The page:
MIAMI — Jordan Matthews remembers that day like it was yesterday.
In late May 2018, during Matthews’ brief stint with the New England Patriots, a special guest visited Gillette Stadium. That in itself wasn’t anything unusual; celebrities often stop by Patriots practice during the spring and summer months. But this particular guest carried a level of gravitas nearly unmatched in the sports world.
It was Kobe Bryant, then two years into his NBA retirement. Bryant addressed the Patriots in the team’s meeting room, preaching, among other things, the importance of life outside the often-insular bubble of professional athletics.
When Bryant, his 13-year-old daughter Gianna and seven others were tragically killed in a helicopter accident Sunday, Matthews posted the following on Twitter:
Had the pleasure of listening to Kobe speak a year ago. He talked about striving to be just as good of a husband and father as he was a basketball player. This one hurts. Praying for the Bryants and all the families effected. #RIPMamba
— Jordan Matthews (@jmattjmattjmatt) January 26, 2020
This is leadership. After a long speech Kobe took time to congratulate my wife on her pregnancy and wish her good luck on training post delivery. He was Cheyna’s favorite athlete growing up. My son was born on 8/24. Thanks Brother 🙏🏾 pic.twitter.com/xuLWsfQkWg
— Jordan Matthews (@jmattjmattjmatt) January 27, 2020
Matthews now plays for the San Francisco 49ers, who are preparing to face the Kansas City Chiefs this Sunday in Super Bowl LIV. When asked about Bryant’s visit Monday during Super Bowl Opening Night, the veteran wide receiver spoke at length about the influence the former Los Angeles Lakers star had on him as an athlete and father.
“The impact was crazy,” Matthews said. “When Kobe came, I still remember the fact that he talked about for the first few years — (he played) 20 years — so for the first probably half his career, it was all about him being the best. And you could tell by how he modeled his game after (Michael) Jordan. That was what he was striving for. And he told us that one thing he realized was a lot of his idols — I don’t know if it was Jordan he was speaking of — but he said a lot of the guys he looked up to, he realized they were amazing basketball players, but their home lives weren’t anything to want to be compared to or want to strive for.
“I remember specifically him saying, ‘I got to a point where I said I want to be the best basketball player in the world, and by the time I got home, I wanted to be the best jungle gym in the world,’ because he knew his daughters like to climb on him. This was a guy in, like, his 18th, 19th, 20th year. He’s probably sore when he gets home, but he’s like, ‘I don’t care. I want to make sure my daughters know that I’m present, that I love them and that I want to be there for them.’ And so for me, a new father, that really impacted me, because I had just gone through some adversity, and I realized the fragility of my football career. I’d been cut, I’d been released, I’d been traded — every single thing — so I know this isn’t all there is.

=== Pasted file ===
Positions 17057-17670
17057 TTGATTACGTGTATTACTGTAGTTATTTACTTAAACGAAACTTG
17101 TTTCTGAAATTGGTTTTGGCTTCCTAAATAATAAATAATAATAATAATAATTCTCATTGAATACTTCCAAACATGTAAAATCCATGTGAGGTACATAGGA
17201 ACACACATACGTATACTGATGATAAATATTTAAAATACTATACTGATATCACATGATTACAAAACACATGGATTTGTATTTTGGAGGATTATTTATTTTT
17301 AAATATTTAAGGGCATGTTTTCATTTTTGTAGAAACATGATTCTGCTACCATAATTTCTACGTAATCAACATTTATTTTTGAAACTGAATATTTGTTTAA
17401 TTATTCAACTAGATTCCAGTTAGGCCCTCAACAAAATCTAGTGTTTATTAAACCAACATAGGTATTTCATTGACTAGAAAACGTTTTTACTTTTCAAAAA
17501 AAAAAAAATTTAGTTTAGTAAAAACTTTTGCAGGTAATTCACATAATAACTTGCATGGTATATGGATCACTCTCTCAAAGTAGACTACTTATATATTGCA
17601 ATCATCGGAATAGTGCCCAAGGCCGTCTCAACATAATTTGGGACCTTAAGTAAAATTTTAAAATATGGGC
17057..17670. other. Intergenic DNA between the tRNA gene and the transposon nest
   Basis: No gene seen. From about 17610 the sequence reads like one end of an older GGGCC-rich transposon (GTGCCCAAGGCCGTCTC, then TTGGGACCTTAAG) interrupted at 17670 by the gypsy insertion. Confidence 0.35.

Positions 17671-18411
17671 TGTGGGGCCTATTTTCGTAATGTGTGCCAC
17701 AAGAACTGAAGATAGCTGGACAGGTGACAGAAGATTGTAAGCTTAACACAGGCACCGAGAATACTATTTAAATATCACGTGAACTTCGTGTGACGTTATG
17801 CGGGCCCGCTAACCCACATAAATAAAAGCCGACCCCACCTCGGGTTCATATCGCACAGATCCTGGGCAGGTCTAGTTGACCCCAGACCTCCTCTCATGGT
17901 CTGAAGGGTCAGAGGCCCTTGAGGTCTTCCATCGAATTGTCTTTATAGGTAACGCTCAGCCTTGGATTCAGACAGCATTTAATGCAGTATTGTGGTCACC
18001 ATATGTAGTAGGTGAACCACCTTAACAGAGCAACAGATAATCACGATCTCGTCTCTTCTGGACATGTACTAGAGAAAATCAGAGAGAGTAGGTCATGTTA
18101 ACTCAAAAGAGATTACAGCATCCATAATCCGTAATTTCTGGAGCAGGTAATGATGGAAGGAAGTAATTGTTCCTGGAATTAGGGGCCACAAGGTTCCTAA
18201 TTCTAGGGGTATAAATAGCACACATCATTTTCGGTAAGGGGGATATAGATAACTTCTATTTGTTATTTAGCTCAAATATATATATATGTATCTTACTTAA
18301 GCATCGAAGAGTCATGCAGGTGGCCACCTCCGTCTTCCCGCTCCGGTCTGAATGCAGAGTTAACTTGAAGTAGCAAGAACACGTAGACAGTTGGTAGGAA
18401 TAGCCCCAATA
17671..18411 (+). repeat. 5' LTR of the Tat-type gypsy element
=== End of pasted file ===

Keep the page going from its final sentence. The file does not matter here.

“So for somebody to realize that there’s more out there than basketball in the midst of being the greatest in the game at that time, that shows a high level of awareness, a high level of humility and perspective. So anybody who looks at Kobe and says, ‘Man, that’s somebody that I want to strive to be like,’ I say, ‘Man, go for it, man.’ Because he was trying to do it on and off the court. I loved what he was doing post-career. And what’s crazy was he gave my wife that shoutout, and then my son was born on 8/24, which was Kobe Day. I don’t think anything’s by chance. We got that little slice of a moment with Kobe Bryant, and I think we’ll cherish that forever.”
Matthews always had admired Bryant’s on-court competitiveness, he said, but he gained a new level of appreciation for the NBA legend after hearing his message.
“I’m always big on seeing the humanity of somebody,” Matthews said. “I mean, all these guys are great. I’ve had the opportunity probably playing with guys that are going to be in the Hall of Fame — some that are even starting off their Hall of Fame careers; someone like a Nick Bosa. But I know very well that this isn’t everything. There’s countless guys who have ended their football careers, and now — we don’t even want to talk about where they are in life. And it’s because they probably thought that (football) was everything, and it’s really not. This is a huge spectacle — it’s great — but I always hope that guys realize they’re more than just a football player.
“And the thing about Kobe was you realize that he did. He realized that he had to have impact outside of basketball. And to be able to do that while you’re still playing and while you’re still in the conversation of, ‘Who’s better: you, Jordan, LeBron?’ That shows a high level of humility, perspective, awareness. I can’t say enough about Kobe.”
Several other current and former Patriots referenced Bryant’s talk in tributes posted on social media.
“I met him in 2018 and was blessed to be able to soak up knowledge about his work ethic, how he approached his relationships and everything that made him great,” cornerback Stephon Gilmore wrote on Instagram. “I can’t process the tragedy and I may never. RIP Kobe, Gianna and all who lost their lives in this tragedy.”
View this post on Instagram
I met him in 2018 and was blessed to be able to soak up knowledge about his work ethic, how he approached his relationships and everything that made him great. I can’t process the tragedy and I may never. RIP Kobe, Gianna and all who lost their lives in this tragedy. #24 #mambamentality🐍 forever
Bryant was 41.
Thumbnail photo via Robert Hanashiro/USA TODAY Sports Images